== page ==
6 Games That Tried Way Too Hard to Be Edgy

"Shut up, mom, this isn't a phase."

Sometimes, while playing a game, you can almost hear every poor decision that went into bringing it to life. With every press of a button, you hear the faint echoes of a voice calling, “More guns, see?” Maybe you’ve heard someone whispering, “Hmm… not vengeful enough.” Or perhaps you’ve heard the words, “EDGIER.”

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Business people shaking hands after successful negotiations to create Shadow the Hedgehog.

Almost everyone would like to play as a cool character, and video game companies know this. Often times, though, they take this sentiment to the extreme. These are the moments where we get a game that become a caricature of itself. These are the moments we get the games trying so hard to be cool, but probably based off of some producer’s preconceived notion of what the gaming demographic would like.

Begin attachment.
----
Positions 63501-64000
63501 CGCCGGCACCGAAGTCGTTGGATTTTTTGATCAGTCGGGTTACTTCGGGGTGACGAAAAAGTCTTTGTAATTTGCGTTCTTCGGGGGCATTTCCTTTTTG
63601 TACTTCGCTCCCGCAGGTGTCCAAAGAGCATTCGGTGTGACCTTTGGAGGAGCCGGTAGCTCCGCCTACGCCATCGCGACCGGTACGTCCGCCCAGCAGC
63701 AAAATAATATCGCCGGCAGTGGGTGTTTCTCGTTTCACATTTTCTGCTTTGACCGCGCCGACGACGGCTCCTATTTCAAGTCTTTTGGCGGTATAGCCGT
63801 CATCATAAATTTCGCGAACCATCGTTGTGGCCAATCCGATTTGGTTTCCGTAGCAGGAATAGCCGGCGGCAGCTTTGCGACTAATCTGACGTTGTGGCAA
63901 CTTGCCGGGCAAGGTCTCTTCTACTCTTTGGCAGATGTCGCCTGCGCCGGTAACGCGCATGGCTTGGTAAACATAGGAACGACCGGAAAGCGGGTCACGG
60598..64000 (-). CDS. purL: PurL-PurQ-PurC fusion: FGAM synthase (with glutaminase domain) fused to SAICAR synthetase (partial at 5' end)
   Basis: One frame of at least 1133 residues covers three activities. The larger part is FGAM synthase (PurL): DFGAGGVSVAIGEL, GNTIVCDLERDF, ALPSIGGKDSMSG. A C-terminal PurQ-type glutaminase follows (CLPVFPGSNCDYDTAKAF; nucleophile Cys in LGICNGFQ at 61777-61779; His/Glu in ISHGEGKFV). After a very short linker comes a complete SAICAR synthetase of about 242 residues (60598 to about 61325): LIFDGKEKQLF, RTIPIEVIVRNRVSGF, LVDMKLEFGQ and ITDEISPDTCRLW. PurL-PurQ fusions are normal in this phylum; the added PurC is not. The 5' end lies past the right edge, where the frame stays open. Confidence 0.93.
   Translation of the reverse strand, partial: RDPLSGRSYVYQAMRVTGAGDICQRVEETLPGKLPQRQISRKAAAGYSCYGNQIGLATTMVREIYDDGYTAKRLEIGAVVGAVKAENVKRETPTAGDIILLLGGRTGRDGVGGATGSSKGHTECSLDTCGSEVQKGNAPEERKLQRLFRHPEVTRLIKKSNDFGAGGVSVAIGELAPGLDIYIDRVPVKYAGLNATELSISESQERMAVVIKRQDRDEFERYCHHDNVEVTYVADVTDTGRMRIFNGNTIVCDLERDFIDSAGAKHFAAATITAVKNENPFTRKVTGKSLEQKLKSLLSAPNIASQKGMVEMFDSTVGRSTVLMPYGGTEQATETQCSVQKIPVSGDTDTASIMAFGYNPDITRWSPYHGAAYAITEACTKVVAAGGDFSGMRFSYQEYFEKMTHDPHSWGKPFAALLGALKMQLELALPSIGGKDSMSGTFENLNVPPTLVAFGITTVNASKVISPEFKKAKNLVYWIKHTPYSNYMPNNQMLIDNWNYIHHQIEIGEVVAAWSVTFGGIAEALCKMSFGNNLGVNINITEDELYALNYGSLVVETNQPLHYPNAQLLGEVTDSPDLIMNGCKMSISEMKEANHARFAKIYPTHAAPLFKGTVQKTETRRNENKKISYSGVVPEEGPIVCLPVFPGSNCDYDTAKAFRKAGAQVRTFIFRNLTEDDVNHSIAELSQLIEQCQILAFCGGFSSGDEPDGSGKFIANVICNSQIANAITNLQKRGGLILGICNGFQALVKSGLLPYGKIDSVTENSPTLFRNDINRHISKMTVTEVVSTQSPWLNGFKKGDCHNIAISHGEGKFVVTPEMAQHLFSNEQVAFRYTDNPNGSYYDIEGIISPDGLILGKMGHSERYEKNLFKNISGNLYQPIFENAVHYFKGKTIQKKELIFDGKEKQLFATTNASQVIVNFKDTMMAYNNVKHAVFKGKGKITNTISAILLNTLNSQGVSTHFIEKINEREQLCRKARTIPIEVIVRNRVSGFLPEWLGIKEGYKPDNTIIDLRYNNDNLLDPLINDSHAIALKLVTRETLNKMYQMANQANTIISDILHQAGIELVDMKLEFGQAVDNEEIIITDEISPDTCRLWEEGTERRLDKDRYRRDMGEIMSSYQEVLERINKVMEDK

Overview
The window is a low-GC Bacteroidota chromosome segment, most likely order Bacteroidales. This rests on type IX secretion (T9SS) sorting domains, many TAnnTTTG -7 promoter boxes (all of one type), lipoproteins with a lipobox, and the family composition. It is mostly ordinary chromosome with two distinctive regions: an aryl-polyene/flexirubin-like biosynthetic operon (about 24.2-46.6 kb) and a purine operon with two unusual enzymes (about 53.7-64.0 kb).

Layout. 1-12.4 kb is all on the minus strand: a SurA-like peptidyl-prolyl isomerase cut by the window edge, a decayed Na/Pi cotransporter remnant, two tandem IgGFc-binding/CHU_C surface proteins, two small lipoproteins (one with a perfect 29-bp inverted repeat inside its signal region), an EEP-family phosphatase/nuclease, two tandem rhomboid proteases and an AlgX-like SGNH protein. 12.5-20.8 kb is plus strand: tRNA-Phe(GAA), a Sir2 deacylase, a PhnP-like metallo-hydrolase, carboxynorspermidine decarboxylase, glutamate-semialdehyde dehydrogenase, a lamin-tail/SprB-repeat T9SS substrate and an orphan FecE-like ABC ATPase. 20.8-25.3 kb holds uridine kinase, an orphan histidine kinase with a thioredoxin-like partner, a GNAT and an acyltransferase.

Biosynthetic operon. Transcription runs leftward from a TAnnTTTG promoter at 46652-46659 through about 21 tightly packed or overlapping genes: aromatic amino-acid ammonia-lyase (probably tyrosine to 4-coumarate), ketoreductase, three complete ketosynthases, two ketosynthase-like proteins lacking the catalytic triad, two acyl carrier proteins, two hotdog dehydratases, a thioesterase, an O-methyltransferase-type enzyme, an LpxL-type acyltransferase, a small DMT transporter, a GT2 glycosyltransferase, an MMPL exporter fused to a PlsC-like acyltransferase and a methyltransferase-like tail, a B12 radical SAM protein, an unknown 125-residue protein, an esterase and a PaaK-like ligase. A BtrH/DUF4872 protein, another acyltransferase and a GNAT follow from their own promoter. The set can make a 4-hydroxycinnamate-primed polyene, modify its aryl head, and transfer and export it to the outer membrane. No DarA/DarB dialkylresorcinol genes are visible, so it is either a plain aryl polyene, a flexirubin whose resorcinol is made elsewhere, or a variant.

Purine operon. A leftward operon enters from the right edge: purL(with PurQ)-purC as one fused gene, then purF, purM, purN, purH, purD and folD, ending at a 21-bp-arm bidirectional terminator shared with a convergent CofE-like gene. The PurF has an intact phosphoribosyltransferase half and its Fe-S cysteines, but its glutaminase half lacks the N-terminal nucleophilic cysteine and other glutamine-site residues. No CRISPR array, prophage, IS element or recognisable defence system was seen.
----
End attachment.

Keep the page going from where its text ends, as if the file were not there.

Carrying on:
Almost everyone likes cool games, but when a game tries so hard to be cool, it comes across as entirely ingenuine. So here’s some games that did just that; let’s begin:

Yaiba: Ninja Gaiden Z


The folks over at Team Ninja sought to bring the intensity of Ninja Gaiden once again, but with a new “edge.” Riding on the coattails of the wacky and gory style of the last generation of games, Team Ninja gave Ninja Gaiden a complete makeover, opting for a more “hip” type of game.